Scholar and a Gentleman

It is my belief that Invictus’s departure from the party is a step in the right direction, although we must do more as a movement to ensure that those who do not represent our ideals do not gain power within it. We are not a movement of fascists or eugenicists, but of people who believe in self-ownership and freedom for every individual. We must be loud in denouncing those who state otherwise.

Rise of the Anarcho-Statists Part II: Jared “The Drug War Isn’t a Priority of Mine” Howe

(Originally published July 8, 2017 at johnmhudak.wordpress.com)

As many in the liberty movement are aware, the rise of Donald Trump has resulted in an influx of alt-right ideology into libertarian circles. I discussed this extensively in my recent article, Trump Libertarians: Rise of the Anarcho-Statists, but this time I’d like to focus on one individual in particular. This individual so perfectly exemplifies the problems brought on by the recent trend of anarcho-statism: a perfect storm of fascism, general authoritarianism, xenophobia, and anti-Semitism. His name is Jared Howe.

Howe, who calls himself an “austro-libertarian”, was once a run of the mill anarcho-capitalist who even supported open borders. However, a look back at his work from the past few years shows a gradual descent into the dark corners of authoritarianism, a label which he no longer rejects. He has even gone as far as to advocate for fascism as a means of bringing about a libertarian society, an idea ludicrous to anyone who understands the true nature of government.jared fasc

As evidenced by the growth of the United States government over the past hundred years, once you give a government the power to do something, it is almost impossible to turn back the clock. When thinking about granting a new power to a government, one must always remember that social security was supposed to be a temporary measure. Today, it has morphed into what most in politics view as a sacred cow that cannot be taken away, even if many believe that it is completely unsustainable. The idea of giving government, a group of people that most libertarians would not trust to babysit their kids, the absolute power that accompanies fascism is frankly absurd. Those in power, especially those engaging in totalitarian rule, are not typically apt to relinquishing it. Just as we rejected George W. Bush’s idea that we must abandon free-market principles to save the free-market system, we must reject Howe’s idea that we must abandon our libertarian ideals in order to bring about libertarianism.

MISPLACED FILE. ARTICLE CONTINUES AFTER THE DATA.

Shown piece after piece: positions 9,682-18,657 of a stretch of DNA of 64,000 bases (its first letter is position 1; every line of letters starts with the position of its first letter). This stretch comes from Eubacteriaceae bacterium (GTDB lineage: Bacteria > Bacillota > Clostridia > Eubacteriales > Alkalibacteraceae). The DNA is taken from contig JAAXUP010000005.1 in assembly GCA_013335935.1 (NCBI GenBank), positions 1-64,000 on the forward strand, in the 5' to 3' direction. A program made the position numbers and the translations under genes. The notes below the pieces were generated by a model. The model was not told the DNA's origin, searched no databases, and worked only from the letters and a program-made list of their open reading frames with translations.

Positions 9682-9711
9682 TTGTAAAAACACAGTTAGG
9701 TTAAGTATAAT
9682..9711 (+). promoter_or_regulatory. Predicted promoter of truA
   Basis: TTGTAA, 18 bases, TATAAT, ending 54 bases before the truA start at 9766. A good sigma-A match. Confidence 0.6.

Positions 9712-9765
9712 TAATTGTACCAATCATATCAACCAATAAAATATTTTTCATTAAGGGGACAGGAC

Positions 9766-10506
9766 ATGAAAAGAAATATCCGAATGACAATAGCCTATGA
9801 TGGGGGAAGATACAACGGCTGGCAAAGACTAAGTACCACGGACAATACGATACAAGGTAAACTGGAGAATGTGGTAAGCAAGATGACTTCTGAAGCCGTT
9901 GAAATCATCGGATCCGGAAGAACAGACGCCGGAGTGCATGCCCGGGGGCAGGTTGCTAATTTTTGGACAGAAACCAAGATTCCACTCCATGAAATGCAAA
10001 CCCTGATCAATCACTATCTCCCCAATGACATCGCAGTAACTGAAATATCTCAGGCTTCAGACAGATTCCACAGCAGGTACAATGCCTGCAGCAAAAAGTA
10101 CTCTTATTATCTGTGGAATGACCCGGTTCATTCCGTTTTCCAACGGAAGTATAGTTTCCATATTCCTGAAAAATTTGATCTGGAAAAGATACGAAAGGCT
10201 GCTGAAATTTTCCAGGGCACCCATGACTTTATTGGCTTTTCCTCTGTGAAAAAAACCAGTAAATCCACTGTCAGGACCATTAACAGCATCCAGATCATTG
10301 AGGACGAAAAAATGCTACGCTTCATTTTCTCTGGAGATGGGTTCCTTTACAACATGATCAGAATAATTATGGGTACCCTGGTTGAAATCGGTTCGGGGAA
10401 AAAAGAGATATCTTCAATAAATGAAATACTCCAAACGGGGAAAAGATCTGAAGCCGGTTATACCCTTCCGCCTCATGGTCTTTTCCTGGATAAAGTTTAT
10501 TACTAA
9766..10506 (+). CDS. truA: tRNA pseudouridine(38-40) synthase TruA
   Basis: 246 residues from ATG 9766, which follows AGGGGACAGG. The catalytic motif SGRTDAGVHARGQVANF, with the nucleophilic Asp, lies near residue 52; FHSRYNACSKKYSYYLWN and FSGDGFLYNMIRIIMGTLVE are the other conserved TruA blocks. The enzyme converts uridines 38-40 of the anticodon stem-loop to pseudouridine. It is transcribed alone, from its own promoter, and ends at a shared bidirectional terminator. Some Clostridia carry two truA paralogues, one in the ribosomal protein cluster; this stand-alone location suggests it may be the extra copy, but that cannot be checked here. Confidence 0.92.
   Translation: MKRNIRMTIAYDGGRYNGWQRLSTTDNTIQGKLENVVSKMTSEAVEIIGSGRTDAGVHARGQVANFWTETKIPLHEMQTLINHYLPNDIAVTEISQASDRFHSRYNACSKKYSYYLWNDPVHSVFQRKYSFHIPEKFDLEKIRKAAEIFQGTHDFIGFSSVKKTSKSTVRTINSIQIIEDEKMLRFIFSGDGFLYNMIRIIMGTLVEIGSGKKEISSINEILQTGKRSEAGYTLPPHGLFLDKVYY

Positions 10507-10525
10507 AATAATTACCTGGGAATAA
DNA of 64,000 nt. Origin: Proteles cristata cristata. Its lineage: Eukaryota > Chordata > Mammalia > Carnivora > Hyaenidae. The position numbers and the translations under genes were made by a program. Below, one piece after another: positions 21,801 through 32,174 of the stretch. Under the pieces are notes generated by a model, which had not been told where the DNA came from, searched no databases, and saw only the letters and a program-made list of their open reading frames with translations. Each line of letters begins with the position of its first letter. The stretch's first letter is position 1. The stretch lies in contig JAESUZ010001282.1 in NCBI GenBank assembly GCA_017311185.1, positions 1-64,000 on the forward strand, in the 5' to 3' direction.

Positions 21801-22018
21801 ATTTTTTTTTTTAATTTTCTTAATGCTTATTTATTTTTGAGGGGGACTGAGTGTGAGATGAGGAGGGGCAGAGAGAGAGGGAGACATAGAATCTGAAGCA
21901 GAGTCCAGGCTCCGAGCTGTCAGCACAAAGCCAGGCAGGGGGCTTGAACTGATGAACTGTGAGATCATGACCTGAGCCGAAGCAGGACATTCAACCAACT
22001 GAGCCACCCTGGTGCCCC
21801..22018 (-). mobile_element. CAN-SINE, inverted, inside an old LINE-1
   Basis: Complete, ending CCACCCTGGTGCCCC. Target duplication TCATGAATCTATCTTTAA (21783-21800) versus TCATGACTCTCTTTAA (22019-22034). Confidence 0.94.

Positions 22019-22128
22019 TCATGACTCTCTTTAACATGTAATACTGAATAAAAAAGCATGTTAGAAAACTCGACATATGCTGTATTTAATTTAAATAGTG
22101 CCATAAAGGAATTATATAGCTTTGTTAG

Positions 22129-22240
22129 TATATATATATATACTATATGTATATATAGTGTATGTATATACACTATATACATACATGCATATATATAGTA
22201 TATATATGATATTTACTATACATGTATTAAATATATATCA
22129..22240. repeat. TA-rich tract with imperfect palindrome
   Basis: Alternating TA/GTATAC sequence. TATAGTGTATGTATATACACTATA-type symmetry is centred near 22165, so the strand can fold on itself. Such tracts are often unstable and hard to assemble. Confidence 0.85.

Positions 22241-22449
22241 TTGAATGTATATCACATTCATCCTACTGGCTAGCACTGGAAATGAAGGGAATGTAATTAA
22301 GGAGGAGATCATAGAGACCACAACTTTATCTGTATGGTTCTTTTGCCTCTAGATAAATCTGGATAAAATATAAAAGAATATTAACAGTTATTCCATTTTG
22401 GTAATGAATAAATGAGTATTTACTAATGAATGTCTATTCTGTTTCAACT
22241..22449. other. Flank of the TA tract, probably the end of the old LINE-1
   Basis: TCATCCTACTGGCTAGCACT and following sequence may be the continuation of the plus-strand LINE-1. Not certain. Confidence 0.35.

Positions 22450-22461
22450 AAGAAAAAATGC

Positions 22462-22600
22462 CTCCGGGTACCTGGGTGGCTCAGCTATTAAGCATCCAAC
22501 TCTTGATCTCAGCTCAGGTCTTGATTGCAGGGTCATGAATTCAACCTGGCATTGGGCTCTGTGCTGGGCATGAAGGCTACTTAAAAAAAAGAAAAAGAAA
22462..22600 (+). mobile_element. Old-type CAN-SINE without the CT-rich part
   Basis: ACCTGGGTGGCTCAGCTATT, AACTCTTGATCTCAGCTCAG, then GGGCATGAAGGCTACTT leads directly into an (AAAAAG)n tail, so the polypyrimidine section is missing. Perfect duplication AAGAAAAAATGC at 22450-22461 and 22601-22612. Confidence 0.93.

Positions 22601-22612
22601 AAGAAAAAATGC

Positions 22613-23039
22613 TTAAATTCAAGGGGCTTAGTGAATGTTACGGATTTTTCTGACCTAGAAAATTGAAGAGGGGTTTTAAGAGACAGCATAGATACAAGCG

The existence of people like Jared Howe in the dark corners of the internet is not new, nor is it surprising. What is special about this situation, however, is his presence in mainstream libertarian circles. Howe contributes to Liberty Hangout, a popular right-leaning libertarian website. Until recently, he was the assistant multimedia director for Being Libertarian, one of the largest libertarian websites on the internet. Calls for his removal from his position became louder recently after what can only be described as his rampant anti-Semitism seemed to intensify, or at least become more public.

One does not have to look far to find an example of this; in his letter announcing his resignation (which he described as a decision that “wasn’t exactly mutual”), Howe called out his critics for using “out of context screenshots” of his social media posts in order to damage his reputation. Ironically, he showed his true colors only two paragraphs later, when he accused his detractors at Being Libertarian of silencing “right-wing perspectives” on “the Jewish question.”

This, of course, is far from the only recent instance of anti-Semitic rhetoric from Howe. His social media accounts feature frequent disparaging remarks toward people of Jewish origin, as well as the use of the “three parentheses” used by neo-Nazi groups to identify Jews.         jaredparentheses